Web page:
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How to Make Modeling Clay People

Start with a simple person with a stable base and advance from there.
Illustration by Ryn Gargulinski

Clay is one of the easiest and most fun substances to work with, and one of the most entertaining projects is to make modeling clay people. People are fun to make because you can create them in a variety of sizes, proportions and poses. You can also suit them up in jazzy clothing with tons of glued-on accessories or leave them naked as a jaybird. Your options are endless, and your creativity really gets a chance to thrive.

Start with a simple person with a stable base and advance from there.
Illustration by Ryn Gargulinski

Things You'll Need:

  • Wax Paper
  • Paint (Optional)
  • Accessories As Desired
  • Cup Of Water
  • Thin Nail
  • Clay
  • Damp Towel

Prepare your area. Lay down a large piece of waxed paper on which to work. Set up your supplies so they are easily reached.

Roll the head. Rip a small handful of clay off the main block and roll it into a ball. This will be the person's head.

Create the body. Take a larger handful of clay, at least double the size you used for the head, and roll it into a thick cylinder shape. Leave a small triangle of clay at the top so you can connect the head. Tweak out two pieces of clay from the top of the cylinder. Shape into smaller cylinders leaving them attached to the main body. These are your arms. Create a dent in the middle of the clay, lengthwise, in the bottom half of your cylinder. Pull those pieces slightly apart and shape into the legs.

Stick the head onto the body. Place your sphere at the top of the body. Flatten your small triangle at the top and smooth it into the base of the head. Use your thumbs to smooth any seams between the body and the head.

Add details. Pinch a small amount of clay in the middle of the face to make a nose. Create small dents for eyes. Use a nail dipped in water to draw a smile and any other lines, scrolls, designs or details you want your person to have. Pinch off a small piece of clay, flatten, stick to the top of the head and arrange as desired for hair. Hair can also be made by painting it, etching it with a nail or gluing yarn to the head once the clay is dried.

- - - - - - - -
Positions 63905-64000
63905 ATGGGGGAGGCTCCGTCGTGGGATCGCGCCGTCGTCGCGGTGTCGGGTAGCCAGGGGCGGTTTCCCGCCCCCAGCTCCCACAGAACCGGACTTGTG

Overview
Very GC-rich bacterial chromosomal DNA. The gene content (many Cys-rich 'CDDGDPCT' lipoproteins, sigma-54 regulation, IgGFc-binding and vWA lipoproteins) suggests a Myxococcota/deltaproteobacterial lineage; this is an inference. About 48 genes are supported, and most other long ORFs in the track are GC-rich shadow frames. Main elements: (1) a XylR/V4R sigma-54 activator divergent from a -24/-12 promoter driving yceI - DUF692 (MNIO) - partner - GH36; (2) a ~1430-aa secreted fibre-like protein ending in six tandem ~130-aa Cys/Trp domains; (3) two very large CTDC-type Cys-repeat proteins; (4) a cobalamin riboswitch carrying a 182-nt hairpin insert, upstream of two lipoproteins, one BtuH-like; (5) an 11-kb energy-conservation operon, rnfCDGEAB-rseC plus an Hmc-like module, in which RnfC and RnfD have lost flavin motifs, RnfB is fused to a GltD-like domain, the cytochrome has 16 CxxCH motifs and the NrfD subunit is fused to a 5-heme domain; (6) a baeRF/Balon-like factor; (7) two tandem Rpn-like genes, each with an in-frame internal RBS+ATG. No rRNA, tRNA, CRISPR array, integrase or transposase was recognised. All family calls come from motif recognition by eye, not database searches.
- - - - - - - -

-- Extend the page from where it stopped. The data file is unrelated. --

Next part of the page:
Position the figure. Arrange your person how you want them to be displayed. Sitting provides a sturdy base and can be done by bending the figure at the waist and gently pressing down on the legs where they connect to the ground. For a standing person, hold him upright and gently press the bottoms of his legs onto the ground. Make sure the figure is stable. Experiment with different positions but always make sure the base has been firmly pressed into the ground for stability.

Let dry then decorate. Leave clay in a safe place to allow it to air dry overnight. Follow product directions for clay that needs to be placed in the oven. Once dry, use paint, paint markers or other coloring tools to spruce up the person. Glue on buttons, jewelry, yarn hair or other novelties and accessories as desired.


If your clay is not sticking together while you are working with it, dampen your fingertips in your cup of water and smooth clay with damp fingers. Use your damp towel to keep your hands free of debris while you're working with the clay.

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